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"Harry, you'd better beat him in the Quidditch final!" Hermione said shrilly. "You just better had, because I can't stand it if Slytherin wins!"

I don't quite understand "You just better had" in this context. I can't find a reference in dictionaries. What does it truly mean?

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It's elliptical, understanding the presence of the verb + object from the prior statement.

You just better had [beat him]

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    It is also a rephrasing of the prior statement for emphasis: "You'd better" or "You had better" becomes "You [just] better had". – Lee Mac Nov 24 '18 at 14:43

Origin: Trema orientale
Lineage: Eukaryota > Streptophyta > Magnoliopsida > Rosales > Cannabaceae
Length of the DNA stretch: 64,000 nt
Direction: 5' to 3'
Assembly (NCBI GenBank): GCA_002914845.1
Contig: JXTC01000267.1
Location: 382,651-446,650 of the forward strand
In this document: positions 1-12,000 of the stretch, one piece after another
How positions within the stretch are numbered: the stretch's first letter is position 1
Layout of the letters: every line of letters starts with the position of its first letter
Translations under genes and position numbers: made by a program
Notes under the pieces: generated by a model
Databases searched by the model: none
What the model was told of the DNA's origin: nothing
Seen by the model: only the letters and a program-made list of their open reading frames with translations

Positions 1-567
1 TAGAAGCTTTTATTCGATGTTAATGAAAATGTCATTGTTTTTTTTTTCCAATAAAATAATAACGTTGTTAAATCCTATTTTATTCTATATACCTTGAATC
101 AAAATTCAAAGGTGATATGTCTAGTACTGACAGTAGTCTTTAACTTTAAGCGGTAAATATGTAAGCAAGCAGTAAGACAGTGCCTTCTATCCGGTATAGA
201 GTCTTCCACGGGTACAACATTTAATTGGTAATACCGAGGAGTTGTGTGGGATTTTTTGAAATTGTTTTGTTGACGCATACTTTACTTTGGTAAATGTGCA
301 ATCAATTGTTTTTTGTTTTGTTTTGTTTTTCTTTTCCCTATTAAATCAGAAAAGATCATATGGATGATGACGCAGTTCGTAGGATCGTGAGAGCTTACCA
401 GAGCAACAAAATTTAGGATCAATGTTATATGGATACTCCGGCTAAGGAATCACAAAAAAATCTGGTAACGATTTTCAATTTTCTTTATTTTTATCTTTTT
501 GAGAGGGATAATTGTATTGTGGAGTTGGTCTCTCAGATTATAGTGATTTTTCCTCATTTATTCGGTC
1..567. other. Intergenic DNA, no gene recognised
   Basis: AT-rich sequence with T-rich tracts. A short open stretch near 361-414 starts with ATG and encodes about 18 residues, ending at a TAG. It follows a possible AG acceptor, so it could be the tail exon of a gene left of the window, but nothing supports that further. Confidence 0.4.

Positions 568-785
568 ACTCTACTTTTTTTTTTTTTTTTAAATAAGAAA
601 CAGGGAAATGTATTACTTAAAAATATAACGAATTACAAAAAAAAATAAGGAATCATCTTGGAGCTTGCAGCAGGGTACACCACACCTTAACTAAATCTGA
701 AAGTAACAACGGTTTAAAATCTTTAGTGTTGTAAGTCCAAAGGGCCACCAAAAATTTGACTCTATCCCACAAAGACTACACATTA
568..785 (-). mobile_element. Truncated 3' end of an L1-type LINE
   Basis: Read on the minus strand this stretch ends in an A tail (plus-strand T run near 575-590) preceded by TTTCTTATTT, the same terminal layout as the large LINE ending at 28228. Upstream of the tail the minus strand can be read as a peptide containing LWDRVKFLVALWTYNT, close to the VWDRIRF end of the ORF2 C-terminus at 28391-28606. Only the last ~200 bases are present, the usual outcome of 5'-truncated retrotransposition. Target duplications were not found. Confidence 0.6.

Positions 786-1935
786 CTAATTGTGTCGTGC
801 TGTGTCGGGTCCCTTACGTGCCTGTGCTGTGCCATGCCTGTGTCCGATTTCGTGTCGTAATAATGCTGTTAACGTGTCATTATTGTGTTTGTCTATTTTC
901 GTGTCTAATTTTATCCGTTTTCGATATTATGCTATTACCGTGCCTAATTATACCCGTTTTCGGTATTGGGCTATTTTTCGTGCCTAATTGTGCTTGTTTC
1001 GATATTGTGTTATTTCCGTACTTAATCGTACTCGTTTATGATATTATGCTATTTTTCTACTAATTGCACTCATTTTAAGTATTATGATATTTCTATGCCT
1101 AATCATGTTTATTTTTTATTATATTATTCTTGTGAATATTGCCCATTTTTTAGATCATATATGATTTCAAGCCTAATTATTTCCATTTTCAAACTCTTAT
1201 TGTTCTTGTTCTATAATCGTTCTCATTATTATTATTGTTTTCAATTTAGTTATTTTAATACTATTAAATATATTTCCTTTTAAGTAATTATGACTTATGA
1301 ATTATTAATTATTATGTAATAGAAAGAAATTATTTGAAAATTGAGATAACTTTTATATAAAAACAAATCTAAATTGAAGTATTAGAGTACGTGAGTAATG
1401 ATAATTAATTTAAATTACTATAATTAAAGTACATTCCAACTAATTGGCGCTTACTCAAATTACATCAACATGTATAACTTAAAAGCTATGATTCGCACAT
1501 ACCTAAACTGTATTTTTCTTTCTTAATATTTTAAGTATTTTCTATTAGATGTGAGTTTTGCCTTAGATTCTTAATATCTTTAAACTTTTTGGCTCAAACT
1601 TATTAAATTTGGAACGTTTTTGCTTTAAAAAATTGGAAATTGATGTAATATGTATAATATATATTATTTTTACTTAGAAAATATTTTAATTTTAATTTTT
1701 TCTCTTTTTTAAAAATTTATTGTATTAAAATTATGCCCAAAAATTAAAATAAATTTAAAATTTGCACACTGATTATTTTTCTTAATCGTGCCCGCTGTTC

• @LeeMac, It seems to be a kind of wordplay here. .. – dan Nov 24 '18 at 14:46
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    I'd consider ...you just better had! Brit-speak. In AmE we would say "You better beat him...you just better!" or "You'd better beat him....you'd just better!". But in either case it is ellipsis. – Tᴚoɯɐuo Nov 24 '18 at 14:57
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    @Tᴚoɯɐuo "Brit-speak" I'd agree with that :-) – Lee Mac Nov 24 '18 at 15:03
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    @dan: books.google.com/ngrams/… Search against Google Books, not against websites. – Tᴚoɯɐuo Nov 24 '18 at 15:07

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